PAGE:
For more experienced users who want to dive deep into WordPress theme development, my book WordPress Themes In Depth teaches everything you need to get started in building and even selling your own WordPress themes.

What do you see as the main advantage of Gutenberg for WordPress developers?

Gutenberg is great for those who develop with JavaScript because it’s mostly written in JavaScript. So if you are a JavaScript developer, Gutenberg opens the door in WordPress to build more elaborate and sophisticated UI features, blocks, and so forth. On the other hand, WordPress developers specializing in PHP-based development initially are at a disadvantage with Gutenberg. To get on board, aspiring Gutenberg developers will need to learn “deeply” about JavaScript and JS-based tooling and techniques. It’s a bit of a learning curve, to be honest.

And I speak from experience. When Gutenberg plans were first announced a couple of years ago, I could write basic JavaScript but primarily developed with PHP/HTML/CSS and a sprinkle of jQuery. At the time, I was not equipped with the extensive JavaScript skills required for Gutenberg development. So since then, I’ve been ramping up my JavaScript experience to the point where I feel comfortable jumping in and developing for Gutenberg as needed. In fact, several of my free WordPress plugins now feature Gutenberg blocks and related functionality.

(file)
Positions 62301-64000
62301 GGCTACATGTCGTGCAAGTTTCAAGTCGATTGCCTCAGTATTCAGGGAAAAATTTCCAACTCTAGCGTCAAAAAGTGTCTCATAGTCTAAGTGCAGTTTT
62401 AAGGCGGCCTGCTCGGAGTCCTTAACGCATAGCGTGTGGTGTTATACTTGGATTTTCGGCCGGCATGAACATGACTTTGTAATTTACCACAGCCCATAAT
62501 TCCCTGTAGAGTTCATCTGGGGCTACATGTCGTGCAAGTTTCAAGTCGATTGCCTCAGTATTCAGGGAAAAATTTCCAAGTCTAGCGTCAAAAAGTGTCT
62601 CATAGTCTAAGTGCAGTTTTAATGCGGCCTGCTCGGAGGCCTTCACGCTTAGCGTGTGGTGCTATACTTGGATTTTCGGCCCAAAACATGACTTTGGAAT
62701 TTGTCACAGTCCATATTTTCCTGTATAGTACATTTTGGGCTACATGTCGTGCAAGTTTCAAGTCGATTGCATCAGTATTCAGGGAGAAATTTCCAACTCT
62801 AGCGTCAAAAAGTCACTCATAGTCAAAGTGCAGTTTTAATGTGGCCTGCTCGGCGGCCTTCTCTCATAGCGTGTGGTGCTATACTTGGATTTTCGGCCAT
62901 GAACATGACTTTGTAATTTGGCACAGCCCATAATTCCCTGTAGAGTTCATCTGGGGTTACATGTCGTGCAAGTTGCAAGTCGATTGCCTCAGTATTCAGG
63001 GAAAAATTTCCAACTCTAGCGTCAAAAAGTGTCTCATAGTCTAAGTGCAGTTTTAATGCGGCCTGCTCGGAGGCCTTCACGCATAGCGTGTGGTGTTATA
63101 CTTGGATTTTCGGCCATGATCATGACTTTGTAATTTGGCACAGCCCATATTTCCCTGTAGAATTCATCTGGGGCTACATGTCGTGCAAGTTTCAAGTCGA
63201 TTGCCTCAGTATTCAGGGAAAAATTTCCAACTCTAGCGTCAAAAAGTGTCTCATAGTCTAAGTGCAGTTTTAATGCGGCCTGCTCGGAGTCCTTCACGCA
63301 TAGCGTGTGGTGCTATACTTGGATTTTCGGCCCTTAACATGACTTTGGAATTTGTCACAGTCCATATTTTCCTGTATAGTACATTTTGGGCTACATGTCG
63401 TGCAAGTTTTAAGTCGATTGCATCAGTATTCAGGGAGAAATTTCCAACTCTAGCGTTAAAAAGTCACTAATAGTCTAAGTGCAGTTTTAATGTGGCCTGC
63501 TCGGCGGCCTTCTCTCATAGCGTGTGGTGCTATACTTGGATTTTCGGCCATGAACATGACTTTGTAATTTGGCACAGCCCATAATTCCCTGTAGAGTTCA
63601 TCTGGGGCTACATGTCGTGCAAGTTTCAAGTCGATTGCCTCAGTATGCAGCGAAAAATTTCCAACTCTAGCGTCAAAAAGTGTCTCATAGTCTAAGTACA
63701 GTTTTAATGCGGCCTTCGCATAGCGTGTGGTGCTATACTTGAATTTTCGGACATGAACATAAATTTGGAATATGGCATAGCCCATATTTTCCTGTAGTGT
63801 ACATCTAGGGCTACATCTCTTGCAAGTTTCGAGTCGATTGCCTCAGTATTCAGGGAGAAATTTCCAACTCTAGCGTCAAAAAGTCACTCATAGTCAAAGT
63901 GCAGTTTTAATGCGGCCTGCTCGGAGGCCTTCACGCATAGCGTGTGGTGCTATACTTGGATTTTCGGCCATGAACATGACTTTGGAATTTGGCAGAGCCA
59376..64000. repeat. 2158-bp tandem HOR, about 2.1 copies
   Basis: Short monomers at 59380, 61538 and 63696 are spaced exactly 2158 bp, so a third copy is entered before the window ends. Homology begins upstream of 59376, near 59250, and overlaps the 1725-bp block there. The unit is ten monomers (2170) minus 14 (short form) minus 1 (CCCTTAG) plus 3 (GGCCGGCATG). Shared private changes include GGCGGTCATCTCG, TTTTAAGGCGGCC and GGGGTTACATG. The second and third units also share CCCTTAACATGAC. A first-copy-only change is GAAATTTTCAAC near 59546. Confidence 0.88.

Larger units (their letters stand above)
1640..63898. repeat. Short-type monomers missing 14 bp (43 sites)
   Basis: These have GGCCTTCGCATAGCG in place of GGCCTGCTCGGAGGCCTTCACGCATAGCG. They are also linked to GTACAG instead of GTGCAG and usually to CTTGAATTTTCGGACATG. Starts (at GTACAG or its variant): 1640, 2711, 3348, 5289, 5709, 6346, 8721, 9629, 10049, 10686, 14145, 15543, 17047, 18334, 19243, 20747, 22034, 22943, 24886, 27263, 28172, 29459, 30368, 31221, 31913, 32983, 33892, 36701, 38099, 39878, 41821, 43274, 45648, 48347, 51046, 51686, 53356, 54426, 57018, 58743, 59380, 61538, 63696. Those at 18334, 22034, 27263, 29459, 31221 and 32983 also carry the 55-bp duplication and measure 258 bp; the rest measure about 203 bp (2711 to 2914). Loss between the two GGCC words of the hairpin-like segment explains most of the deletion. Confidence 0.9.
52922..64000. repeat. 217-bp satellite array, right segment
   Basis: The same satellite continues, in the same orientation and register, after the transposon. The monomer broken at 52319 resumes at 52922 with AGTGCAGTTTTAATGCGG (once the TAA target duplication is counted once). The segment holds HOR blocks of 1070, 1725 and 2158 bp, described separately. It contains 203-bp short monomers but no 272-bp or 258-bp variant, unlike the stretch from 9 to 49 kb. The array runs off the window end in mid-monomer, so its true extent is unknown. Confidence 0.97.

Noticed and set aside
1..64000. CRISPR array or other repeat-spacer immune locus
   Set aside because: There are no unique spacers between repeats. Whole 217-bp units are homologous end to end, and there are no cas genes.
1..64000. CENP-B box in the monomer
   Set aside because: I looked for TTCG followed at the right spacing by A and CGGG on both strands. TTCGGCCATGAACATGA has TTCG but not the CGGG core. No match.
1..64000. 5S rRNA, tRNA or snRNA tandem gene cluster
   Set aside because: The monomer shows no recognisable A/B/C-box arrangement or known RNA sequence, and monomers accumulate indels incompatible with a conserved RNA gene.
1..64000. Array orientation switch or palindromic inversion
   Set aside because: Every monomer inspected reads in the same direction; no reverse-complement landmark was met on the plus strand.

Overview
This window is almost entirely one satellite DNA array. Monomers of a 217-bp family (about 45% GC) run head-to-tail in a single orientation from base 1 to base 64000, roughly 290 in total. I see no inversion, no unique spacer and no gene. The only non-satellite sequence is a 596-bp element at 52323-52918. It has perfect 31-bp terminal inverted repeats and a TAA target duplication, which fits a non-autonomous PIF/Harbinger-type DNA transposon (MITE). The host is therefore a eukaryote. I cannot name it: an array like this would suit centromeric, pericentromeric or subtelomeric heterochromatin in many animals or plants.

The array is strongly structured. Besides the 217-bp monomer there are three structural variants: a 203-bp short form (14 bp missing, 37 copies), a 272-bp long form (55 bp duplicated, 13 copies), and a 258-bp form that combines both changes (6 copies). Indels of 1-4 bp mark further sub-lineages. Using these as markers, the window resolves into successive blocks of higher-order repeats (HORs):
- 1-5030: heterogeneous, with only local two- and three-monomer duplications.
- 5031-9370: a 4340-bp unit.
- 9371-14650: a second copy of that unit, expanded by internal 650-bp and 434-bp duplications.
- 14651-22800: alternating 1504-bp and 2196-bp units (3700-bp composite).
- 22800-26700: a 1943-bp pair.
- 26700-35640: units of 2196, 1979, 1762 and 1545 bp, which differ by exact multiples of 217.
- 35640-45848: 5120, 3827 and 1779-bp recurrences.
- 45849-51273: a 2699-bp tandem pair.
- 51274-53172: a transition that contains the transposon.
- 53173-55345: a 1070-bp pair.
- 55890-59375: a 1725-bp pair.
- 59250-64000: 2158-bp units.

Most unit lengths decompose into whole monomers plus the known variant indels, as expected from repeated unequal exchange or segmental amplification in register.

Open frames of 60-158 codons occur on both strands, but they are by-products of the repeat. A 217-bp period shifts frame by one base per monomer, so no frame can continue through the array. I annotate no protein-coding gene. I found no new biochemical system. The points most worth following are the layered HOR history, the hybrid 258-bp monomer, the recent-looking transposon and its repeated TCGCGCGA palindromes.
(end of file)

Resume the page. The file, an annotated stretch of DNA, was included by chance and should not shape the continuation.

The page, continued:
Do you need advanced knowledge of WordPress or any other blogging platform to independently manage a blog if you’re just starting out?

Not at all. The trick is understanding what it is that WordPress (or any CMS) can, and can’t do. Once you understand its capabilities, you’re equipped to tap into the power of WordPress and let it do all the work for you. In many cases, you can set up the site you want just using existing WordPress functionality, without running a million plugins or hacks to do the job. This is what my book The Tao of WordPress teaches – how to become a WordPress master by simply letting WordPress do what it was built to do. Confusion, in my experience, is the primary reason why people fail with WordPress. So, find the right guide and you’ll be all set to succeed with WordPress.

What 5 things should every website owner consider when choosing a WordPress theme?

Here are the biggies that come to mind:

  • Trust. Is the theme from a reputable, trustable source?
  • History. How long has the theme been around, proven track record, etc.?
  • Features. Can the theme do what you want it to do?
  • Support. Does the theme provider offer great free support?
  • Cost. Is the price of the theme reasonable and affordable (e.g., one-time fee vs. subscription-based pricing)?

Of course, there is much more to it than that, depending on the specifics of the site, goals, and so forth. But that’s a pretty solid list that I usually keep in mind when shopping for new themes (and plugins).